Understanding the role of water in the aggregation of poly(N,N-dimethylaminoethyl methacrylate) in aqueous solution using temperature-dependent near-infrared spectroscopy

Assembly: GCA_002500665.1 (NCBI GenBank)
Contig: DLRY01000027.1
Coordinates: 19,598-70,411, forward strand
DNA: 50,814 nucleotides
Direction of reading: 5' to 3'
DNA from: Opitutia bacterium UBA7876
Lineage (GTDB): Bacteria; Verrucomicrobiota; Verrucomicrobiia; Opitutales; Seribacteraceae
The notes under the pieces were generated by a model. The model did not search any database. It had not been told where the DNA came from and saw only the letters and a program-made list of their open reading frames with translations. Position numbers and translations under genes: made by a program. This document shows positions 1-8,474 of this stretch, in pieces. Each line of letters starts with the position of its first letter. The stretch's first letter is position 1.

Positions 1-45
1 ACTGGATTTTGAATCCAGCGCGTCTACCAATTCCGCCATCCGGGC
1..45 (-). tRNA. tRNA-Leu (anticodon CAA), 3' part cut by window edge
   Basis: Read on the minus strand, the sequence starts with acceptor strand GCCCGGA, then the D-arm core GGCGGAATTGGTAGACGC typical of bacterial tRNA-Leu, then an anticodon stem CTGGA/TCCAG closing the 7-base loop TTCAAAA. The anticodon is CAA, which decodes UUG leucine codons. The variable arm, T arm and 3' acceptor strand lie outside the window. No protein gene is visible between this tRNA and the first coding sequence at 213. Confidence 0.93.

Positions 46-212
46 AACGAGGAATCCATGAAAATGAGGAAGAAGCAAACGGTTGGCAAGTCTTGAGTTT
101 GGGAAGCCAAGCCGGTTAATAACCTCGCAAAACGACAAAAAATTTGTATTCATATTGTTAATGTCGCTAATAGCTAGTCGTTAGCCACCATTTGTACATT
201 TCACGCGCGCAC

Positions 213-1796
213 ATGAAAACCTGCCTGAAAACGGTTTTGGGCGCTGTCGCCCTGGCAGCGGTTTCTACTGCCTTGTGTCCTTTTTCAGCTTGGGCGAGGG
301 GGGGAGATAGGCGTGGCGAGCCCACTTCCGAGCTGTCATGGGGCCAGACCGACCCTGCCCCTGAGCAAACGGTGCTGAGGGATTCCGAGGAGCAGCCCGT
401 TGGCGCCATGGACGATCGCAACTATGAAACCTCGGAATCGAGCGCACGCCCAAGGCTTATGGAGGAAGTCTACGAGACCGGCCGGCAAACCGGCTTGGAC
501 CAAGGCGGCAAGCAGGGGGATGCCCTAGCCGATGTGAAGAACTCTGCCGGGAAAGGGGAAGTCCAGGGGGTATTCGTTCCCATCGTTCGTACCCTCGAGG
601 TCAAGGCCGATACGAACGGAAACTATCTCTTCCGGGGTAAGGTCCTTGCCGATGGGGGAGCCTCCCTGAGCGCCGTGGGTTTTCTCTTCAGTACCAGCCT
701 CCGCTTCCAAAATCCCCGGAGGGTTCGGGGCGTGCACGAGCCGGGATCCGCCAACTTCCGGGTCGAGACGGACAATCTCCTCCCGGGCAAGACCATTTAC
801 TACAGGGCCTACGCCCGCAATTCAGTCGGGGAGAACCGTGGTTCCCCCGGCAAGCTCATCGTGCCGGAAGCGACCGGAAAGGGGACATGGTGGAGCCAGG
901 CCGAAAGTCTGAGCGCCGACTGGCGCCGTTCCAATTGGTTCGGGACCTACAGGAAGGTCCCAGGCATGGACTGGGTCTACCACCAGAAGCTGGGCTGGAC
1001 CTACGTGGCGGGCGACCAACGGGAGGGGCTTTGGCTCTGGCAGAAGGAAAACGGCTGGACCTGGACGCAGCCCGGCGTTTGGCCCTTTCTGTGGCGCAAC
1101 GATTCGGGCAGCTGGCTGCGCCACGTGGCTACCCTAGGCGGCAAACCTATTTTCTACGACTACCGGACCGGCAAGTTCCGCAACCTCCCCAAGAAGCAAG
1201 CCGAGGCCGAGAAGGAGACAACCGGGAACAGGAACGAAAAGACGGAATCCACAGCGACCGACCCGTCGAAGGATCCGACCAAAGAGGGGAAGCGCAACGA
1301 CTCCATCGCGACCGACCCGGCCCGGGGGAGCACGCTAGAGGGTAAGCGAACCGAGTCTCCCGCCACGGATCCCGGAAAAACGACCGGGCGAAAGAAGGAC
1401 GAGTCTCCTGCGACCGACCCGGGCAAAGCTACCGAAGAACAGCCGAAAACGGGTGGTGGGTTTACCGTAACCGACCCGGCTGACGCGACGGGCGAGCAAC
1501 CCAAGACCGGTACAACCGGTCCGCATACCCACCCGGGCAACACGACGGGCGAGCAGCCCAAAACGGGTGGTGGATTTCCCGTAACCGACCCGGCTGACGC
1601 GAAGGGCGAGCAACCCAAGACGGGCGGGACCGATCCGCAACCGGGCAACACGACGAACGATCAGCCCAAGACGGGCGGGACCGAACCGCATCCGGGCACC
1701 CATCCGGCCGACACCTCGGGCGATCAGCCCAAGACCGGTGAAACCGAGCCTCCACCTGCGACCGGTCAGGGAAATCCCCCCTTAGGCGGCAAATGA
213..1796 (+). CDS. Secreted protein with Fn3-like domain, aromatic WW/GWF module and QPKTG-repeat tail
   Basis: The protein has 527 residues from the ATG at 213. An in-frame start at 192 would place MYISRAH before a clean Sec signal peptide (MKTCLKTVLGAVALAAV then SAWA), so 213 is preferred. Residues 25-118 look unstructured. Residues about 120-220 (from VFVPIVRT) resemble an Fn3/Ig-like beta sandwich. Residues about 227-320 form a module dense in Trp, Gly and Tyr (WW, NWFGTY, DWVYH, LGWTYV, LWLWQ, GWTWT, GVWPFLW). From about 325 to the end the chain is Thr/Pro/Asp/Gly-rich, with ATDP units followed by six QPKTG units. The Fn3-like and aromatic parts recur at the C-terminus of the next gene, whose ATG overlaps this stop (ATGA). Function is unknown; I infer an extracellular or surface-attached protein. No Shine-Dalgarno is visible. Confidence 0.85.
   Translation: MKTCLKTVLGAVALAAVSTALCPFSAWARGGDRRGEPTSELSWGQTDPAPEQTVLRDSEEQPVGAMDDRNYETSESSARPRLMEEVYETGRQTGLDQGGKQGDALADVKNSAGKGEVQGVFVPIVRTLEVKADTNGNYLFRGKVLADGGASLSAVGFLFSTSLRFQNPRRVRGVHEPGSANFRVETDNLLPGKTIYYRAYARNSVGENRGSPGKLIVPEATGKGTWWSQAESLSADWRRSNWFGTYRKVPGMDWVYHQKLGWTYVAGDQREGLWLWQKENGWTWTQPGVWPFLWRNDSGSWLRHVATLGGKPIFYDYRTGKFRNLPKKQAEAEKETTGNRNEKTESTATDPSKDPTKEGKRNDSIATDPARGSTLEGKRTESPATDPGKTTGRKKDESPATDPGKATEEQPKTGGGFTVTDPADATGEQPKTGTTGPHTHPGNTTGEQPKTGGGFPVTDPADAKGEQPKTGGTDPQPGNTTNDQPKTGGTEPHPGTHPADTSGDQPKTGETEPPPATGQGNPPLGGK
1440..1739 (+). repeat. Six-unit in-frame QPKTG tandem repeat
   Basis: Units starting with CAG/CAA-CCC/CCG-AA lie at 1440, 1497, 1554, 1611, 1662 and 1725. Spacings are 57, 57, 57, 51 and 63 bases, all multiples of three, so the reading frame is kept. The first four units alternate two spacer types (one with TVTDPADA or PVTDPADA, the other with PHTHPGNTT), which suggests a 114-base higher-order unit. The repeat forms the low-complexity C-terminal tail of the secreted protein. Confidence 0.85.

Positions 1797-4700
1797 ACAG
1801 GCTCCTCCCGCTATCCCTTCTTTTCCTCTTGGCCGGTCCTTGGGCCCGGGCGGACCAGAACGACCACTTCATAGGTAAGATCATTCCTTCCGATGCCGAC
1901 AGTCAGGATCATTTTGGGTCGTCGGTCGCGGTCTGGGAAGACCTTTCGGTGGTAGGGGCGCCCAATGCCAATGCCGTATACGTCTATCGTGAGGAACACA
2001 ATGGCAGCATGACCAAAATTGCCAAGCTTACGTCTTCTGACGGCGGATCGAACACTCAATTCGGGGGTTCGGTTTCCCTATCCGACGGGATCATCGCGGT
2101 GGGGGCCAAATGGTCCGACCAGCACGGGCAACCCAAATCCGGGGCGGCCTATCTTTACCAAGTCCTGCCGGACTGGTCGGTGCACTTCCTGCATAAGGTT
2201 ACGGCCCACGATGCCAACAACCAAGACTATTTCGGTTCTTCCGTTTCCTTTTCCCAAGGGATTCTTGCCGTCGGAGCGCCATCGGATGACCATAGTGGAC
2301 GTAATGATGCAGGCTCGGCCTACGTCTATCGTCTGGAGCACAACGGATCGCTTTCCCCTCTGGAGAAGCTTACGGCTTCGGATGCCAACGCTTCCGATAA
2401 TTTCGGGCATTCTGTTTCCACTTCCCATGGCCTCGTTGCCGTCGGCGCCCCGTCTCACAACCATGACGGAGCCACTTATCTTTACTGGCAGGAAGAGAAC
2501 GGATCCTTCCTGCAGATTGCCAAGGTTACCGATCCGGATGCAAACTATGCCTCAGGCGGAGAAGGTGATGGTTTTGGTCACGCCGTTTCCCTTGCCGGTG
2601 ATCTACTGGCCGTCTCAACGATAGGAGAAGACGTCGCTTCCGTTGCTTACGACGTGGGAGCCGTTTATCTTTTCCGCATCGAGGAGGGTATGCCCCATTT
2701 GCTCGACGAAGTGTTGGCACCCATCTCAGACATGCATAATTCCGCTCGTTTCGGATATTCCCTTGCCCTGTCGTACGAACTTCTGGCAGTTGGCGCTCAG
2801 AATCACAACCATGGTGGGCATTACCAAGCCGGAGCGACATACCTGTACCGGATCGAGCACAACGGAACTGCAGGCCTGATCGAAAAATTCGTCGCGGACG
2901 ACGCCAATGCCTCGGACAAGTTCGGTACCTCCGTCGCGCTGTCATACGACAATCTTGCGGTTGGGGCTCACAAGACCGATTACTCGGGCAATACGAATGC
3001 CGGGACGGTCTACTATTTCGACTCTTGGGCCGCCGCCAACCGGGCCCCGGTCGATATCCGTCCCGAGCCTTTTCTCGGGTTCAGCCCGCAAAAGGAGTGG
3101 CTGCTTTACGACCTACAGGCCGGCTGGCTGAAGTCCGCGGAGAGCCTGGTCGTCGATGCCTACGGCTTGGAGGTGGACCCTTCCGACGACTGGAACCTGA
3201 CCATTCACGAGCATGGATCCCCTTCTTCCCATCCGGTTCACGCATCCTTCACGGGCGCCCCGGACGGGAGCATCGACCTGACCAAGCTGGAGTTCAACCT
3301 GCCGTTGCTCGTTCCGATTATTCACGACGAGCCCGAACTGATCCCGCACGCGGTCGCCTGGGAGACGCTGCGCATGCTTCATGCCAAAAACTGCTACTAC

For understanding the role of water in the aggregation of polymers, the variation of water structures with the structural change of polymers in the process of aggregation was studied by temperature-dependent near-infrared (NIR) spectroscopy. The NIR spectra of the aqueous poly(N,N-dimethylaminoethyl methacrylate) (PDMAEMA) solutions of different concentrations were measured at different temperatures. The spectral changes of the polymer and water with temperature were analyzed by N-way principal component analysis (NPCA). It was found that, at low concentration, the chains of the polymer tend to form a loose hydrophobic structure below 36 °C and then aggregate into a micelle at a lower critical solution temperature (LCST) of around 39 °C. In the process of the aggregation, the water species with two hydrogen bonds (S2) increases gradually before 36 °C and then a sudden decrease occurs after that temperature. The results clearly indicate that water species S2 plays an important role in the formation of the intermediate, i.e., the loose hydrophobic structure of the polymer chains linked by the two hydrogen bonds of S2 water. When the temperature increases, the dissociation of the hydrogen bonds enables the intermediate to be destroyed to form a micelle structure. For the high concentration solution, however, the spectral information of S2 was not found in the aggregation, suggesting direct formation of the micelle from the dehydrated chains.